by Brian Hioe
Photo Credit: Tsai Ing-Wen/Facebook
AS THE TWO year anniversary of the Tsai administration taking power was on May 20th, recent comments by Tsai Ing-Wen on what she has accomplished to date in the two years of her presidency suggest that Tsai has not wholly abandoned attempts to keep the civil society groups that took public prominence after the Sunflower Movement happy. This is notable, since this may forecast some of the future actions of the DPP going into 2018 elections.
Civil society groups have been critical of what they perceive as inaction, backsliding, or even outright reversals from the DPP across a broad mandate of issues. However, the greatest amount of outrage has been on those issues in which the DPP is perceived as having betrayed the interests of those who supported it entirely.
Examples would be with regards to Tsai abandoning her promises to push for the legalization of gay marriage following recalcitrance from within the DPP, anger over revisions of the Labor Standards Act which seemed to suggest that the DPP hoped to pacify Taiwanese capitalists at the expense of Taiwanese workers, and failing to return indigenous traditional territories. Given the long history of the Taiwanese anti-nuclear movement and the large mobilizations it has been able to command, while the DPP’s reversal on promises to phase out nuclear energy has not yet provoked widespread social outrage, this may be another ticking time bomb on the DPP’s plate.
On the other hand, Tsai herself has suggested that the first two years of her administration were a “preparatory phase” in preparation for increasing the speed of reforms, and suggested some self-criticism in too slow a pace of reform. Perhaps unsurprisingly, Tsai is attempting to bill what are closer to outright reversals as simply a slow reform, rather than backing away from some reforms whole reversing course entirely others.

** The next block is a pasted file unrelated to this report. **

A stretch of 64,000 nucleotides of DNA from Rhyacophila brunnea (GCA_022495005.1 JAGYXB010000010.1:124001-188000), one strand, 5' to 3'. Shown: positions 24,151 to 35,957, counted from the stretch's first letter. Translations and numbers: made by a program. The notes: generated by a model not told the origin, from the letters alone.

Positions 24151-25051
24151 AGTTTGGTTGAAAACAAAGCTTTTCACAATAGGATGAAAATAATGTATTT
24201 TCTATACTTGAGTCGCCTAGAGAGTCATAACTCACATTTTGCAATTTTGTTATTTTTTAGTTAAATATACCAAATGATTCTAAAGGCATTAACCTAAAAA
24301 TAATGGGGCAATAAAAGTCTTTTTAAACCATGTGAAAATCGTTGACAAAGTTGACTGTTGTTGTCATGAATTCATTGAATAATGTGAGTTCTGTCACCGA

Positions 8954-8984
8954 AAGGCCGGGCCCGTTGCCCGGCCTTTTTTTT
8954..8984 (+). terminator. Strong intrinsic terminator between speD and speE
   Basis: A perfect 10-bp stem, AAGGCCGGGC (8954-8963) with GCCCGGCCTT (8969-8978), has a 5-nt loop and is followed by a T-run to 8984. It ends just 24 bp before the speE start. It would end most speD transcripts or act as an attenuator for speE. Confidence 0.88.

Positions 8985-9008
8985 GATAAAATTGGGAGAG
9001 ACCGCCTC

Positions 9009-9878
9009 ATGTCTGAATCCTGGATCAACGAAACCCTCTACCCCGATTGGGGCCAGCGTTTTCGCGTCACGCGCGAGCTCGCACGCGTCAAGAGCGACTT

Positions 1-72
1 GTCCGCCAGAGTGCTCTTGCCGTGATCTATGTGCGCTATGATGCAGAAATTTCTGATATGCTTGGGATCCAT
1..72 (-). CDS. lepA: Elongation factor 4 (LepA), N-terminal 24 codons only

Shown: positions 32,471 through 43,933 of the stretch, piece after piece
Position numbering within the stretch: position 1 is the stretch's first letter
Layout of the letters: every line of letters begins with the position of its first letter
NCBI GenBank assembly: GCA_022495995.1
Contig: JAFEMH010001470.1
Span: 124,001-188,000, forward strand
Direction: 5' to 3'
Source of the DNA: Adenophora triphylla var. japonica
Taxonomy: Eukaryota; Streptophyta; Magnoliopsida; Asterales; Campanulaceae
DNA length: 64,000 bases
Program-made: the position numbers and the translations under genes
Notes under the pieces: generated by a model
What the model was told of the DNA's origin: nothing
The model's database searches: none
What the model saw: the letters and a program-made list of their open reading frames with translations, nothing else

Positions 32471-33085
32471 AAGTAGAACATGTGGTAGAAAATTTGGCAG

It is surprising, nonetheless, however, for Tsai to suggest some among of wrongdoing when at other times in the past two years, Tsai has quite directly asserted that she would not bow to the demands of civil society groups. Overall, as the Tsai administration has gone on, one observes a gradual hardening of the Tsai administration’s stance towards civil society groups.
This is most visible in protests against the Labor Standards Act, in which the Tsai administration originally seemed willing to back down from proposed changes after small-scale protests from labor organizers—a far cry from the large-scale protests that later emerged—then later deciding after meetings with Taiwanese corporate representatives that it could shrug off organized labor groups. The Tsai administration claimed subsequently that it could not reverse course simply because of the demands of minority interest groups, probably miscalculating insofar as at that time, it was a small number of labor activists taking direct action, but that this was an earlier sign of a large wave of protests to come.
Indeed, the reason for Tsai making such comments may have simply because Tsai made these comments in an interview with Watchout, an independent online media platform covering governmental politics which originated in the Sunflower Movement, which is a highly trusted news source for Taiwanese youth activists. Yet it should be clear that the Tsai administration still has not wholly abandoned outreach efforts to Taiwanese civil society and youth activists going into 2018 elections and beyond.
Either way, one observes that the DPP has, for the most part, decided not to support the same political forces it supported in 2016 elections. The DPP will not endorse Ko Wen-Je for mayor of Taipei in 2018 Taipei mayoral elections, with the perception that, as a political independent, Ko has drifted too far into the pan-Blue camp.
On the other hand, the DPP will directly compete with Third Force parties that it took great pains not to directly conflict with in 2016 elections in electoral districts across Taiwan, the Third Force having long since broken with the DPP over its reversals and outraged members of the DPP for its willingness to protest against the DPP even when the DPP supported it in the past.
In this way, what the effects of continued outreach efforts by Tsai towards civil society and youth activists will be remains to be seen. Tsai may, for example, continue her pattern of political behavior in unexpectedly flip-flopping between stances on issues, with the hopes of both appealing to civil society and opposition forces but, in doing so, failing to please both.